2. Earn a PsyD or PhD in psychology.

The next step towards becoming a licensed psychologist in Virginia is to earn a Doctor of Psychology (PsyD) or Doctor of Philosophy (PhD) in psychology. To learn about the differences between the two doctorate types, read the American Psychological Association’s (APA) article here The PhD or PsyD program should be accredited by the by the APA or meet the Virginia Psychology Board standards. As part of a PhD or PsyD program, you must have completed a minimum of three years of full-time study and provide evidence of practicum experience (an internship) gained during study. Most PhD or PsyD programs may require hands-on practicum hours as well. Overall, doctoral degrees in psychology can take between four to seven years to complete depending on the program and school, if a master’s degree is included, as well as other factors.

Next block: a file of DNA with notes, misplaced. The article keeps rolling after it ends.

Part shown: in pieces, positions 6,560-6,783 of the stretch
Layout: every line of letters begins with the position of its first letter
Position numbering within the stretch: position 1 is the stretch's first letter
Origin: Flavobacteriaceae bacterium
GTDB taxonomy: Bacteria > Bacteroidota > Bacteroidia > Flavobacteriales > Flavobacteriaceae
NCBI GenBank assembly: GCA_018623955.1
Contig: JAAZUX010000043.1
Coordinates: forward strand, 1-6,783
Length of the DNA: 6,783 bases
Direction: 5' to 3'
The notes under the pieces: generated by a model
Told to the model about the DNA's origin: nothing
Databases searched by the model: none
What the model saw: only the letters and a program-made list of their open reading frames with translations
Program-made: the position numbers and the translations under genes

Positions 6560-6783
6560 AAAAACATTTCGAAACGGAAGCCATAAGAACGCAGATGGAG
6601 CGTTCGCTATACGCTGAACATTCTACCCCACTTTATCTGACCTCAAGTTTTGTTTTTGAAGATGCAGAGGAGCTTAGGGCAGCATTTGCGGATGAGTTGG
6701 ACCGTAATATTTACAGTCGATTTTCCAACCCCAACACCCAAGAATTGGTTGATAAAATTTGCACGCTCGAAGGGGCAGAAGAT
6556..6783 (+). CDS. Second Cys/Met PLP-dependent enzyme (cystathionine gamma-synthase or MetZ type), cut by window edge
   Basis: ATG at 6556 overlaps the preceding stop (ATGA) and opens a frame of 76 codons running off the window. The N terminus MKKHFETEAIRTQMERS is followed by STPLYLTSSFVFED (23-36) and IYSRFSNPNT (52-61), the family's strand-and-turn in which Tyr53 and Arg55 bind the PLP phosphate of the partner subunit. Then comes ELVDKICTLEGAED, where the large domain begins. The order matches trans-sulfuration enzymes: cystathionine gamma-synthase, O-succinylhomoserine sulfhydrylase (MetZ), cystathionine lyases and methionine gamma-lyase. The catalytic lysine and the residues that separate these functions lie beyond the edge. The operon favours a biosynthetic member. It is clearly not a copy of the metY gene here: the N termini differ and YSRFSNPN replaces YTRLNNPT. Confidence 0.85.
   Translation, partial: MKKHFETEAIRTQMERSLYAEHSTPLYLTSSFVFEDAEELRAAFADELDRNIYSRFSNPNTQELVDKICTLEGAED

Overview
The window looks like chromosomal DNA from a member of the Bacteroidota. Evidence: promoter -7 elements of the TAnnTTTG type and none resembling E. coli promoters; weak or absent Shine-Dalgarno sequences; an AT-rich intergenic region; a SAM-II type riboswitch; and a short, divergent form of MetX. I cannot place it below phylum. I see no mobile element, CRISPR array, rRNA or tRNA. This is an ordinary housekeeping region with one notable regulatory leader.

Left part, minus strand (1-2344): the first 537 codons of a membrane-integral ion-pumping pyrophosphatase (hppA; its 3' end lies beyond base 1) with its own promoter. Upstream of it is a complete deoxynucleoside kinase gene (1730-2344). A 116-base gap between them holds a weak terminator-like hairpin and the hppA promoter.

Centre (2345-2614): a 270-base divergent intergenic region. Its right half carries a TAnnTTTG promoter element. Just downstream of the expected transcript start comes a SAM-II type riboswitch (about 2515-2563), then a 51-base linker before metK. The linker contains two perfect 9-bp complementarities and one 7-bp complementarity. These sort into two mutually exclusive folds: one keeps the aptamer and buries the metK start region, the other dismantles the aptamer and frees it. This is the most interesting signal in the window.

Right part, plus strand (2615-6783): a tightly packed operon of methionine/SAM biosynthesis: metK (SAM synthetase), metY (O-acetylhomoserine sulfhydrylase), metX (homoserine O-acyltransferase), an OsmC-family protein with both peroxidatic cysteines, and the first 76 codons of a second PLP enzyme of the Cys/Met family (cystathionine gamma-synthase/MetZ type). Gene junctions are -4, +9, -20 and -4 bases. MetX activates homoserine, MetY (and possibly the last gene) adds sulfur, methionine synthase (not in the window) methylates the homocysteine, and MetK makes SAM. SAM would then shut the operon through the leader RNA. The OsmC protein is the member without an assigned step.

For a comprehensive list of the doctoral programs offered in Virginia, see our Psychology Schools in Virginia page.

3. Get licensed to practice psychology in Virginia.

After completing the educational requirements, you can begin the process of licensure in Virginia. The following section outlines the steps towards obtaining licensure in accordance with the Virginia Psychology Board.

Virginia Psychologist Licensing Process

1. Complete 1,500 hours of supervised professional experience.